Whether you’re packing for a day trip, or a hopping a plane across the world, there are few better ways to connect with your global pagan community than to participate in a summer pagan festival.
To get you started on your journey, I’ve assembled a list of things to consider taking with you!
What to Bring to Your Pagan Festival
We’re assuming here that you have the basics of travel packing down. Hopefully, you haven’t reached this crossroads in life without knowing you need underwear, a toothbrush, clothing and your inhaler.
But there are a few things specific to pagan events that are nice to have along.
Here are six things to bring, and six to leave at home (or at least in the car!)
Even if you don’t read them fluently, at least 100 other people will. Tarot cards are a great way to get to know people, start conversations and generally break the ice.
A paper journal or Book of Shadows.
Rediscover the lost art of handwritten journal entries. Press flowers in them, take notes at workshops, draw whatever inspires you and write down spells and recipes you learn in your time there.
The soft light of a lantern at night really warms up any outdoor space, encourages others to gather around you, and sets a lovely mood for spontaneous discussions.
A good bottle of red wine (and a corkscrew!).
Here’s one heavier item that’s worth the weight! If you’re traveling from a far away land, bring something local from your home region to share during cakes and ale. Some people like to bring liquor because it’s less bulk, but I’m not a fan of the hard stuff. Red wine is usually served at room temp anyway, so there’s no need to keep it on ice, and you can drink it straight from the bottle like a hobo in a pinch. You will thank me for this.
A sturdy basket.
I always bring a basket to carry around my random daytime stuff. You can use a backpack, but the baskets are so much more charming! Just make sure it’s high quality enough to withstand a beating. If you don’t have a good one, odds are there will be at least one artisan basket maker there, so treat yourself to a nice one.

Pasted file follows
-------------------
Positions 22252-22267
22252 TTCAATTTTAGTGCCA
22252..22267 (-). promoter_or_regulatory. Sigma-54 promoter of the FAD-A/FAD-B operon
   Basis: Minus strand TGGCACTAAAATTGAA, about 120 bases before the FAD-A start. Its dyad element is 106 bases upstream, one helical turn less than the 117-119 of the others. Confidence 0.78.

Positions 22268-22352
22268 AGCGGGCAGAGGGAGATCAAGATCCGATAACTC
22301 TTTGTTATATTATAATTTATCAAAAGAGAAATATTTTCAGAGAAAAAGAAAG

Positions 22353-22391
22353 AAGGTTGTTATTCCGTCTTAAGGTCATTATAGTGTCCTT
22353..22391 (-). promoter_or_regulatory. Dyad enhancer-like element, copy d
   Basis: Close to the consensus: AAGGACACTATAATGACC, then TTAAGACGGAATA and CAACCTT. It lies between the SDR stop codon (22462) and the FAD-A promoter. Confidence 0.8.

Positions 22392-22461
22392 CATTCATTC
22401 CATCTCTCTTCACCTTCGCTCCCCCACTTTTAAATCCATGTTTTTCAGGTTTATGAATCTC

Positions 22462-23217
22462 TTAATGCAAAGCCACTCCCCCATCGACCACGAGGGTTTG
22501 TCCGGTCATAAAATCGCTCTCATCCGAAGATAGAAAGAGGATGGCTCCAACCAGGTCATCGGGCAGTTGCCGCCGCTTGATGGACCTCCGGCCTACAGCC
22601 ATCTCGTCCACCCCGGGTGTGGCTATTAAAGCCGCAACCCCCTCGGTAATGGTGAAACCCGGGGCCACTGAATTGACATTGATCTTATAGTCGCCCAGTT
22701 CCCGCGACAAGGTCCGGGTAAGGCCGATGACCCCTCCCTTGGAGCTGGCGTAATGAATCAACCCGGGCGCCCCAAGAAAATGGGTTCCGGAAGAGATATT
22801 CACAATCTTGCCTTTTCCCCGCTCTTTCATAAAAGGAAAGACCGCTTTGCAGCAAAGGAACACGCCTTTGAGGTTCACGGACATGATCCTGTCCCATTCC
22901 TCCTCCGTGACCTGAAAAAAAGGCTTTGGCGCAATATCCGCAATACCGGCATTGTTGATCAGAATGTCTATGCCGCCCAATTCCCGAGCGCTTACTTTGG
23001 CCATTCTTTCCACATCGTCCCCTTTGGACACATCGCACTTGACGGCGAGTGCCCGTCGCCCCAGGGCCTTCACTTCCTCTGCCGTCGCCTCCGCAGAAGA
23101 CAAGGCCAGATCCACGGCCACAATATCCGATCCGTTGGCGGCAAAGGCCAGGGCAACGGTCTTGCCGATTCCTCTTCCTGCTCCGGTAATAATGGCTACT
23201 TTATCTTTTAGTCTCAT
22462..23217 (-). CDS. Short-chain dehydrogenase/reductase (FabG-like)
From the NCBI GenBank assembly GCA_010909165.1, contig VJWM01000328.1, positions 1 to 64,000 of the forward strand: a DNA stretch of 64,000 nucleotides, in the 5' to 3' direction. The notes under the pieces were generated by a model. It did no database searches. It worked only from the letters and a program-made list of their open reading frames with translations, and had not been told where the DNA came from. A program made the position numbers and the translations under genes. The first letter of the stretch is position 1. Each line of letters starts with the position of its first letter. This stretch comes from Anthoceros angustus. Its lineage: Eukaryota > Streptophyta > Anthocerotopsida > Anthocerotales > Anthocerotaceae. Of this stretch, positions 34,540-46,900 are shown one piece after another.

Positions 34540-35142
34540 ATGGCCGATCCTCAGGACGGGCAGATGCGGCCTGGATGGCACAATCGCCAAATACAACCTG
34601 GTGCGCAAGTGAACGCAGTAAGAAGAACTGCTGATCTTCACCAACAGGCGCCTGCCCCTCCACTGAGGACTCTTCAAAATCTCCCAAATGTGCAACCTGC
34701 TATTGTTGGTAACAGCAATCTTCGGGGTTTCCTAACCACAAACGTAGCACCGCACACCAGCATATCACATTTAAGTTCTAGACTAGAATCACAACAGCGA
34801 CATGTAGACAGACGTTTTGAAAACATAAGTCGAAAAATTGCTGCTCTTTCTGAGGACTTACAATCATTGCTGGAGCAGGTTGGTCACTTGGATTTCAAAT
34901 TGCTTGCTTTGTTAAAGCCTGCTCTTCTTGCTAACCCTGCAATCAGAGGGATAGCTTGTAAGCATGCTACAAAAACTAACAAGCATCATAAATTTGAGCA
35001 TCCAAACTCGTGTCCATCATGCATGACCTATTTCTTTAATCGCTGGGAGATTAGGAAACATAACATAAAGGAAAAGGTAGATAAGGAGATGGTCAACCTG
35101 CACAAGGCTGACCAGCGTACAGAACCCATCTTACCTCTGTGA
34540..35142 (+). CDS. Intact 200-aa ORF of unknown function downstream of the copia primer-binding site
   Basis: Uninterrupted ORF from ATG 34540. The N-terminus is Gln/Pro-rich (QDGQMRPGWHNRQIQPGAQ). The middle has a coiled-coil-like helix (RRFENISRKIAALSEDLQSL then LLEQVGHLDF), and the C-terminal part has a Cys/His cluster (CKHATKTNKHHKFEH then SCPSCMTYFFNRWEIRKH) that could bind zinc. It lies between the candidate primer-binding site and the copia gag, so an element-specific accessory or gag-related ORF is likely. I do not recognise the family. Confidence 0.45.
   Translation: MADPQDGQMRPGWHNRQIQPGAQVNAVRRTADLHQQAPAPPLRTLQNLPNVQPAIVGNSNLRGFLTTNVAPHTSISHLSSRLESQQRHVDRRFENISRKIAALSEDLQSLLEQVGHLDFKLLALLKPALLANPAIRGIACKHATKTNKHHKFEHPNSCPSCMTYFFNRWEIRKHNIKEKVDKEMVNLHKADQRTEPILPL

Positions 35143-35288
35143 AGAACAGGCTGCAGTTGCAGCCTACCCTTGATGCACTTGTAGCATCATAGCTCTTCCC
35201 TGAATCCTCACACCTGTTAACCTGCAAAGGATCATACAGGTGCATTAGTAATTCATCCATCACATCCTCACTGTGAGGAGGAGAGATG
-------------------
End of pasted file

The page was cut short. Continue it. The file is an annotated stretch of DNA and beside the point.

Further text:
A few of your most used tools.
You can’t pack the whole sacred playground. Choose tools that are light, versatile and easy to carry.
Candles are infinitely useful at festivals or any pagan event. Our kind just can’t seem to function without them. But pillars and jar candles are bulky. Tea candles are lightweight. You can bring 50 without much trouble at all.
What NOT to bring.
The lighter you travel, the more of your life you leave behind you—in a good way. Below, I listed a few things to consider ditching for the sake of a more carefree experience.
Your smartphone and/or tablet.
Just . . . leave it. If you really, absolutely must get online for some reason, someone else will have something you can borrow. You’re here to connect with nature. In our modern world, part of this is disconnecting from the internet. The experience of this alone is its own kind of vision quest. Be present.
Excessive makeup, jewelry and other fluffery.
I’m not saying you can’t get all dolled up for the nightly bonfires. But you’ll appreciate the lighter load if you can at least pair down your usual repertoire. A good rule of thumb is to take half your usual cosmetics and toiletries. Simplify, simplify, simplify. Or, try the challenge of bringing only natural personal care items like essential oils, handmade soap and sea salt scrub.
More than one book.
Trust me. You won’t read them. One is more than enough, and you probably won’t read that one, either. It’s just extra weight.
Your dieting rules.
With all the walking and the physical activity, you’ll really appreciate why our ancestors didn’t have to watch their weight.
Pick something. Anything. Then aim to go without it. Kind of like a mini New Year’s resolution. It’s easier to give up almost anything with the change of scenery and all the other over-stimulation.
Your personal limitations.
Take the opportunity to challenge yourself. Go to workshops about things way outside your comfort zone.
Better yet, teach one.